The Romanian competition council supports proposals for gas trading on a single bourse if it helps build liquidity and transparency, the authority’s president told ICIS in an interview on Thursday.
Bogdan Chiritoiu said existing legislation had allowed multiple platforms to operate in the gas market, but added there may be a possibility for trade to happen on a single bourse also.
Chiritoiu’s statement to ICIS contradicts previous views expressed in the local press this month when he reportedly suggested that Romania could have two bourses work alongside each other.
“We [the competition council] don’t have a clear-cut position,” he told ICIS. “We support a single exchange as long as it operates well.”
Under latest proposed amendments to the gas law passed in the parliament’s committee for industry and services this month, a single exchange with a small number of platforms will be in place that gas companies will have to trade all volume on.
Currently most transactions happen bilaterally, but liquidity has also been soaring on the gas platforms of the Romanian Commodities Exchange (BRM).
If proposals are approved by parliament, wholesale trading could be concentrated on state-owned energy exchange OPCOM, which has so far failed to attract significant interest from participants, according to a statement by OPCOM sent to ICIS in March.
The proposals have drawn a flurry of criticism from numerous institutions including the European Commission, the European Federation of Energy Traders (EFET), the Pan-European Gas trading platform (PEGAS) and Romanian lobby groups.
Stakeholders have warned that the restriction of trading to a single bourse would raise competition law concerns and obstacles to the implementation of EU rules for balancing and trading.
Speaking to ICIS, Chiritoiu said he had “browsed” the letters sent by Romanian and European institutions after receiving them last week.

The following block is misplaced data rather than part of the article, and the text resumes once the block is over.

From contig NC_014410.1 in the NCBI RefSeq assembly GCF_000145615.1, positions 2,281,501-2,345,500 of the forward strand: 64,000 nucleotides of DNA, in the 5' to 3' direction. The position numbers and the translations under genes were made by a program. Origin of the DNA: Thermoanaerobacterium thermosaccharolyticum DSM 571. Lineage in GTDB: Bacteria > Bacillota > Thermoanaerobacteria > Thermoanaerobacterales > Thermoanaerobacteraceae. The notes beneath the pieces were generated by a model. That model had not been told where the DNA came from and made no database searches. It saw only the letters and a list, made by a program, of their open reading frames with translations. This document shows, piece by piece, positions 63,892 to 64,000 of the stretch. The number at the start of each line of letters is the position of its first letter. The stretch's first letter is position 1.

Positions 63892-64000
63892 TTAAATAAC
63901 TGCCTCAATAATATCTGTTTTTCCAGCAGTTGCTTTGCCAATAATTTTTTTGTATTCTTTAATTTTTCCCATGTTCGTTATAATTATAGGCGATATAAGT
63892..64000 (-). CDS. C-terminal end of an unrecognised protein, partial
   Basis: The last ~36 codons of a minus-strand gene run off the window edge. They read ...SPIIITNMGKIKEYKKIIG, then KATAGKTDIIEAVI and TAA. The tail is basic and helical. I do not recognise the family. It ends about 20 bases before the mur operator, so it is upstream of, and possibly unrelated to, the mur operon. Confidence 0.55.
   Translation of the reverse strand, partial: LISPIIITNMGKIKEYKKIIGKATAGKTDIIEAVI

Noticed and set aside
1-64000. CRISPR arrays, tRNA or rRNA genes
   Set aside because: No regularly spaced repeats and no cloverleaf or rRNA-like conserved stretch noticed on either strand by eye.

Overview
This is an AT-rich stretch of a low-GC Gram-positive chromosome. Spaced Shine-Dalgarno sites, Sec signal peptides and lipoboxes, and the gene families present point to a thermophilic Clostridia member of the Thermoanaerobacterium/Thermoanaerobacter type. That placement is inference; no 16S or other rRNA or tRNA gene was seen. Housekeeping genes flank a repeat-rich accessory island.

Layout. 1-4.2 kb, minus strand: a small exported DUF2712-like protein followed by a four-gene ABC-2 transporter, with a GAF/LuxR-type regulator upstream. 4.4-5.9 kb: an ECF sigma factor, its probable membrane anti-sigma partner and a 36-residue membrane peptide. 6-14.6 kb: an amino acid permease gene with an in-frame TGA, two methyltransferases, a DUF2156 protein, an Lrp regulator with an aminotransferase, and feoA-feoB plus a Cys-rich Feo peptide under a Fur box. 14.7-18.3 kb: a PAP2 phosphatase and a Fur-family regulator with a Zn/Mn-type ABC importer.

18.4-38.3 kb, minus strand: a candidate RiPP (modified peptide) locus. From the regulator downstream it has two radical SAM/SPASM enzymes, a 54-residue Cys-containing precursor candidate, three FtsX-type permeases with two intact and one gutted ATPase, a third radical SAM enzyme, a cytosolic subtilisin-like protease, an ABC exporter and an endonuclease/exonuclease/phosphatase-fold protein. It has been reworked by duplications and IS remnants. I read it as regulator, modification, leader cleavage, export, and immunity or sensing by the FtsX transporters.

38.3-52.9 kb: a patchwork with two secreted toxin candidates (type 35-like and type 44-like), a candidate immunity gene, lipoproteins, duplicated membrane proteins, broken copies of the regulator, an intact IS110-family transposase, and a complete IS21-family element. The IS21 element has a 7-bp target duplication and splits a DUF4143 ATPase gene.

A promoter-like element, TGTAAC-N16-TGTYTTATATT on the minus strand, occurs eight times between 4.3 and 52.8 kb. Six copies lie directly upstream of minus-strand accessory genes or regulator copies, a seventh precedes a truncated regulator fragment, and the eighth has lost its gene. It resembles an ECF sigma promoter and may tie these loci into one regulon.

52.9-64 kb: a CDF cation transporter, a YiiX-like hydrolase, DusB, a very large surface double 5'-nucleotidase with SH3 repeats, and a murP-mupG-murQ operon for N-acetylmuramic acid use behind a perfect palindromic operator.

However, he added that if parliament considered a bourse monopoly more suitable, the council, the self-stated role of which is to establish and guarantee the development of market competition, would support such an obligation.
He said the gas platforms operated by BRM could not provide a reference price to the market, as transactions were carried out in a bespoke rather than standardised manner.
An an example of a possible approach, he quoted the OPCOM electricity platform, which offers a reference price to the market. The benchmark refers to the day-ahead price for electricity.
OPCOM and BRM do not offer day-ahead gas platforms, but have applied to the regulator ANRE for licences to operate one.
Chiritoiu added that a single bourse would help to whip up liquidity as companies would be required to trade 100% of their volumes on the OPCOM platforms.
OPCOM’s three gas platforms are kitted out with trading equipment provided by Trayport and Nasdaq, but have so far seen reduced trading activity.
In contrast, the volume of transactions on BRM had soared to 25TWh in the first five months of 2017, compared to 15.5TWh throughout 2016, covering nearly 30% of total consumption.
Furthermore, Chiritoiu added that over-the-counter (OTC) trading was not “suitable” for Romania, noting that trading on exchanges would bring a greater degree of transparency.
Need for flexibility
Romanian and foreign shippers have insisted that bilateral and OTC trading was necessary for the market in order to ensure greater flexibility, which standard contracts offered by exchanges cannot bring.
In a letter addressed to Romanian authorities including Chiritoiu and Iulian Iancu, the chair of the committee for industry and services who spearheaded the single-bourse proposals, the Romanian exploration and production companies association ROPEPCA said the proposals were likely to bring a number of restrictions to the market.
“If finally enacted, the amendments voted by the committee will likely have negative consequences on the upstream natural gas industry and the national and regional security of gas supply in the short-, medium- and long-term,” the letter said.
ROPEPCA said the obligations would result in discrimination between gas trading rules for domestic natural gas and the rules applicable to imported natural gas. This is because foreign producers, such as Russia’s Gazprom, would have the right to enter into direct bilateral contracts with large Romanian consumers, unlike domestic gas producers which would have to sell their volume on the exchange.
Chiritoiu said Romanian authorities were looking into the possibility of establishing separate trading rules for any gas produced onshore or offshore in the future. He said he would also examine the implications of restricting cross-border trading to a single bourse.